Wednesday, 14 December 2011

Santa & the City (Xmas Special)

[Last December, Sir Reginald Pratt, one of the most celebrated entrepreneurs and philanthropists in the world, and widely known to his friends in the City as ‘Father Christmas’, kindly agreed to be interviewed by ‘Question the Powerful’ (An Interview with 'Father Christmas'). A year on, he’s here again to share with us his thoughts for Christmas.]

Q: Sir Reginald, how’s ‘Father Christmas’ doing in the City? It’s been a tough year.

R: On the contrary, it’s been a splendid year. I’ve just given my top team their biggest ever bonus. So everyone’s happy with Santa.

Q: But many people in the country have lost their job or had to take a pay cut. How do you feel about that?

R: Well, you hear people moaning about crisis this, crisis that, the world being turned upside down and all that nonsense. But the truth is, the world’s finally being turned right side up again. Life was sound for centuries with those of us at the top lording it over the rest. Then after the Second World War we had all that socialist and liberal welfare claptrap in Britain and America too. The gap between us and the great unwashed started to narrow. They began to have aspirations, about owning their homes, getting proper medical care, going to universities, eating in restaurants, even having holidays.

Q: You think that was a bad thing?

R: Of course! Before long, they were edging towards our standard of living, well, getting close to the level of our servants. So it couldn’t go on. And thank God, from the 1980s on, good old Maggie and Ronnie did us proud and changed the rules in every possible way. With their help we could at last return to our grand old traditions, siphoning off more for ourselves and screwing the rest with complete abandonment.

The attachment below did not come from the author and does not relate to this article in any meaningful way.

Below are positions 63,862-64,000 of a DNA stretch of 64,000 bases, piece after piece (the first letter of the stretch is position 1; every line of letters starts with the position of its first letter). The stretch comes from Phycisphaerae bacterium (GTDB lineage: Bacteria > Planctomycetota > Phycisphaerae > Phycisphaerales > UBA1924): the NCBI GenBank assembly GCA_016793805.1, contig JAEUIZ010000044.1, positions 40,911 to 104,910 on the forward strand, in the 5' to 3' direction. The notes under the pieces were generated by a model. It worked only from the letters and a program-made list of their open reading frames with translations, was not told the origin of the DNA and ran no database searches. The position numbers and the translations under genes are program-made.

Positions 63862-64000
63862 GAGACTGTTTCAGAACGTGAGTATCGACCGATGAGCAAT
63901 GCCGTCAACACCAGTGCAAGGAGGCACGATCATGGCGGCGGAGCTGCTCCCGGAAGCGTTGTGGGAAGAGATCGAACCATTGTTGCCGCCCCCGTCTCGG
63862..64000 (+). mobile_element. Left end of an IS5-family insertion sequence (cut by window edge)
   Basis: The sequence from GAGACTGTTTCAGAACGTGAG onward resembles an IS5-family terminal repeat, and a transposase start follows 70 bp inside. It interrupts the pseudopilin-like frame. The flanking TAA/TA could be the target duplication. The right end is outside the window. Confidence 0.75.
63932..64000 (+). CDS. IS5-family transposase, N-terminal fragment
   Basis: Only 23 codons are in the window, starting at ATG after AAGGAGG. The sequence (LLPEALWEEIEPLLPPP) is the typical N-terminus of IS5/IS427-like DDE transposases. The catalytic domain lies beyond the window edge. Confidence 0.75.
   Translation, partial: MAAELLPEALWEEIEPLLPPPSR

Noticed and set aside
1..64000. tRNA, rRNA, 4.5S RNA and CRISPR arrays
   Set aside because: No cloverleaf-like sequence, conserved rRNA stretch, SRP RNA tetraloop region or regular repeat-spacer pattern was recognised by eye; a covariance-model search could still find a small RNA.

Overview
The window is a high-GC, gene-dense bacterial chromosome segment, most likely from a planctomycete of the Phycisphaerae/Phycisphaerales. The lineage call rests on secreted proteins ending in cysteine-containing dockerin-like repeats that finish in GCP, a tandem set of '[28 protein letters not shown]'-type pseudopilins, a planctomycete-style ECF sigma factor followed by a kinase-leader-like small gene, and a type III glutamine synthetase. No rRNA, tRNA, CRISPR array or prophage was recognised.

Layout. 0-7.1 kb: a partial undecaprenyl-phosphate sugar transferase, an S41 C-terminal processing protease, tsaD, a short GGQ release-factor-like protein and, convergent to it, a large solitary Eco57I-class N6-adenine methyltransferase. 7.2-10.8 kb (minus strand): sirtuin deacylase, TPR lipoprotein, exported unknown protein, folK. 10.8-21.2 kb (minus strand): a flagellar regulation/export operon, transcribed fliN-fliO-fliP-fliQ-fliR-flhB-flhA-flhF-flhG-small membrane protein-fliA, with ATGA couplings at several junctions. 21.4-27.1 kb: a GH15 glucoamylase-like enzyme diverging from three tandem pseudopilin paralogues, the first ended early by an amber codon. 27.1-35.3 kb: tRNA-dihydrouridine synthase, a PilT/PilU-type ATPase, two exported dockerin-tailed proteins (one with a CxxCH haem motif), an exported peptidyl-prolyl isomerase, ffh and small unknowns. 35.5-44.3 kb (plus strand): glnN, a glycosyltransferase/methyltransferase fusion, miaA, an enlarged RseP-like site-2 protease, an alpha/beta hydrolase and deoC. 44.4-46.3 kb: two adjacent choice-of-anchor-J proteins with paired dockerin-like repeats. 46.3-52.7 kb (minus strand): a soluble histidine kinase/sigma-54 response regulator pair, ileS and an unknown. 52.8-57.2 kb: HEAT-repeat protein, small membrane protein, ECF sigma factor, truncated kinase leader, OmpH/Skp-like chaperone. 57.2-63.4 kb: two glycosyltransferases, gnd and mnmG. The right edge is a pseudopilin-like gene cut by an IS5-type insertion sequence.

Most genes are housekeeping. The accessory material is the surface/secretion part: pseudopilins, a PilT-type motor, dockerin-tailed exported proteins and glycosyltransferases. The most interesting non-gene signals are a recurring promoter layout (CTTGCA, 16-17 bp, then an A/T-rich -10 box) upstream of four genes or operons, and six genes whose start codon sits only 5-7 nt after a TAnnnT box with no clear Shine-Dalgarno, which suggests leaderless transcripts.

Q: That would be when the US and the UK started to lead the developed world in widening income inequalities?

R: I like your use of the word, ‘lead’, because that’s what we and our Anglo-Saxon cousins have been doing, leading the world back to sanity. As my grandfather used to say, “Those who have are meant to have; those who have not are meant to rot.”

Q: But when so many people are finding their real incomes cut while a few at the top get even more, that’s going to spell trouble, isn’t it?

R: Trouble indeed, because having had a tiny taste of the good life, the riff-raff wants to keep up with the Pratts and the Diamonds, and since they’re not clever enough to earn as much as we, they have to resort to borrowing. Now since we make even more money out of lending to these dimwits, we don’t mind. But ultimately, since their pay’s been cut to a pittance, the blighters can’t pay us back. That’s how we’ve ended up with this ludicrous debt problem. And given that we in the City can never be out of pocket, someone has to pick up the tab, and that would be the government.

Q: Are you surprised the government hasn’t tried to tax the top 1% more to help out the rest?

R: Not the slightest. The likes of Little Dave and Gideon know who their real friends are. Besides, my accountant can always find tax loopholes. I’d rather pay him the money than give it to the government to help degenerates. It’s a matter of principle. My accountant’s rich, I don’t mind giving him a handout.

Q: What about the 99% who are not wealthy like you?

R: Just blame them for anything you can think of. Call them benefit cheats, lazy public sector workers, Europhiles, or illegal immigrants. The media love it. After all, we own most of the media. Rupert’s been in a spot of trouble this year, but nothing money can’t fix.

Q: Don’t you think but for the grace of God you could be not so well-off yourself?

R: Spot on. It’s absolutely the grace of God that determines who will born into the right family, bet on the right hedge fund, or pick the right Lottery number. It alone decides who amongst the poor will be crucified, whose dreams for their children will be buried, so that bonus levels for the chosen ones can rise again and soar heaven high. We should accept it meekly. I do, and I’ve inherited my share of the earth. Merry Christmas!


Roachesman said...

Merry Christmas Henry. You paint an exquisite picture of the selfish elite that run this and probably all other countries around the World. Perhaps Michael Sandel's and your own philosophy should be taught in schools to emphasise how pure luck not hard work counts most in life.

Henry Benedict Tam said...

Merry Christmas to you too. If Boethius were alive today, he'd probably write 'The Consolation of Satire'. We can't dislodge the plutocracy, so we laugh at them. But if we can get enough people to laugh at them, maybe we can undermine them enough for the change we need. And they are very, very laughable.